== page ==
Machine Tools

Engine Lathe smEngine Lathe

The Museum's machine tool collection is one of the most extensive collections in the world. Included are single and multiple spindle lathes, shapers, planers, milling machines, single and multi spindle drills and grinding machines. The highlight of the machine tool collection is the machines developed in this building by Robbins and Lawrence to mass produce firearms with interchangeable parts. The remainder of the collection spans over two hundred years, representing the major advances in precision manufacturing from the earliest uses of the slide rest up to the introduction of CNC (computerized numerical controls) control, powered by foot, water and electricity.

First Model Hartness Flat Turret Lathe::When James Hartness became president of Jones & Lamson in Springfield, Vermont, he introduced this machine in 1891.  The low turret with tools attached to the top meant that the part being worked on could extend across the turret.  This permitted a much longer work area (longer threads, for instance) than a conventional turret machine could do.
Lamson, Goodnow & Co. Turret Lathe::Much of the development of the turret lathe was done at our site by the various companies who owned the building.  By the time this machine was made here in 1861 by Lamson, Goodnow & Company, most of the basic ideas of the turret lathe were included.  This may be the oldest turret lathe in the world.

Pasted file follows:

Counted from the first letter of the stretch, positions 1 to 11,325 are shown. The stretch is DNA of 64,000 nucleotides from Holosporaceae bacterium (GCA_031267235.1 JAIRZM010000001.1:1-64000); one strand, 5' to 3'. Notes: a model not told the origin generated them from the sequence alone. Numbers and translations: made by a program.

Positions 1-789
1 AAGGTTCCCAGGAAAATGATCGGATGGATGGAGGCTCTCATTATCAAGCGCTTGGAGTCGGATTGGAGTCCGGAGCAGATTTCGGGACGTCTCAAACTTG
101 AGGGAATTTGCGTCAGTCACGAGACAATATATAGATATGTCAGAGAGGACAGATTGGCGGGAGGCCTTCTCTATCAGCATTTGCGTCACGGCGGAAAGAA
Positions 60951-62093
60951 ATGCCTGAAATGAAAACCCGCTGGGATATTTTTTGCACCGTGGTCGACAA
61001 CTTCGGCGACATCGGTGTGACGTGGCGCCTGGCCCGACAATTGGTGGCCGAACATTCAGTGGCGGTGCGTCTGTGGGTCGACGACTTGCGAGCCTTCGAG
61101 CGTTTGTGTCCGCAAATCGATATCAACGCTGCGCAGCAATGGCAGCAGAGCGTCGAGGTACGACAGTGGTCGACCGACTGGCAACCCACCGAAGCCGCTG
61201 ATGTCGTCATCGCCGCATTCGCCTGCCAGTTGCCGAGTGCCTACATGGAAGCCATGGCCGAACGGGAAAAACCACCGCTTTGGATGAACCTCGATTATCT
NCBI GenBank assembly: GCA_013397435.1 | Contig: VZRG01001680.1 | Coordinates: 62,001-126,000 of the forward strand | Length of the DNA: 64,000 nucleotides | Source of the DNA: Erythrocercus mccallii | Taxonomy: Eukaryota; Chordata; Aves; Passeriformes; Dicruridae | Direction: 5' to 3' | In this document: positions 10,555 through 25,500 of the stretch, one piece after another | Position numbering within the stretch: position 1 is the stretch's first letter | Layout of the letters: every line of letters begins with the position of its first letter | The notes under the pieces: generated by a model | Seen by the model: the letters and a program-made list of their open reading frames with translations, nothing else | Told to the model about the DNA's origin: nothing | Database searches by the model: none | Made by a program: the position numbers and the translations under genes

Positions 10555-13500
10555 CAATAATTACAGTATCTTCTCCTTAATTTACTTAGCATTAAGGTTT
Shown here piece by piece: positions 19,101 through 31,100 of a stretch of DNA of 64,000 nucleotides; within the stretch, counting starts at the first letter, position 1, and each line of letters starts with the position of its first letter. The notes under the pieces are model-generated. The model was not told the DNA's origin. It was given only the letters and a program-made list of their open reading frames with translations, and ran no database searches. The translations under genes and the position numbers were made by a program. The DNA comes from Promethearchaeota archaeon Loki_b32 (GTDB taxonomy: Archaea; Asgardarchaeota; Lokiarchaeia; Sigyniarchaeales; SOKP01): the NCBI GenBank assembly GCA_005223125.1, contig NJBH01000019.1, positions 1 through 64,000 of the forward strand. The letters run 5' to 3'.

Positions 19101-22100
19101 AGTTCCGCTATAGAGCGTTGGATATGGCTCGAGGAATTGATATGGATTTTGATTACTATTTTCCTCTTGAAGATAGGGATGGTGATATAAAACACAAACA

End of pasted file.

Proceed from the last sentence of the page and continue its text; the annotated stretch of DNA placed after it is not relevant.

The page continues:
Hall Milling Machine (reproduction)::This reproduction, made expressly for the Museum, is of a machine made in Connecticut.  The original machine is believed to have been made by John Hall, a vigorous innovator who is credited with making hand-fitted, interchangeable-part rifles for the U.S. Government in the 1820s.
Howe-type Milling Machine::This machine was designed here around 1850 by Fredrick Howe, the plant superintendant for Robbins & Lawrence.  It had a strong basic design.  The table feed mechanism was improved in 1854 by Francis Pratt (later of Pratt & Whitney,) and Pratt's design survived well into the 20th century as the Lincoln miller.
Bridgeport Milling Machine::Over a quarter million Bridgeport milling machines (not counting the many, many copies) have been built.  This is the first, serial number 1.  Made in 1938, it is simply a very good design, and its descendents (which look very similar) are still found in most machine shops.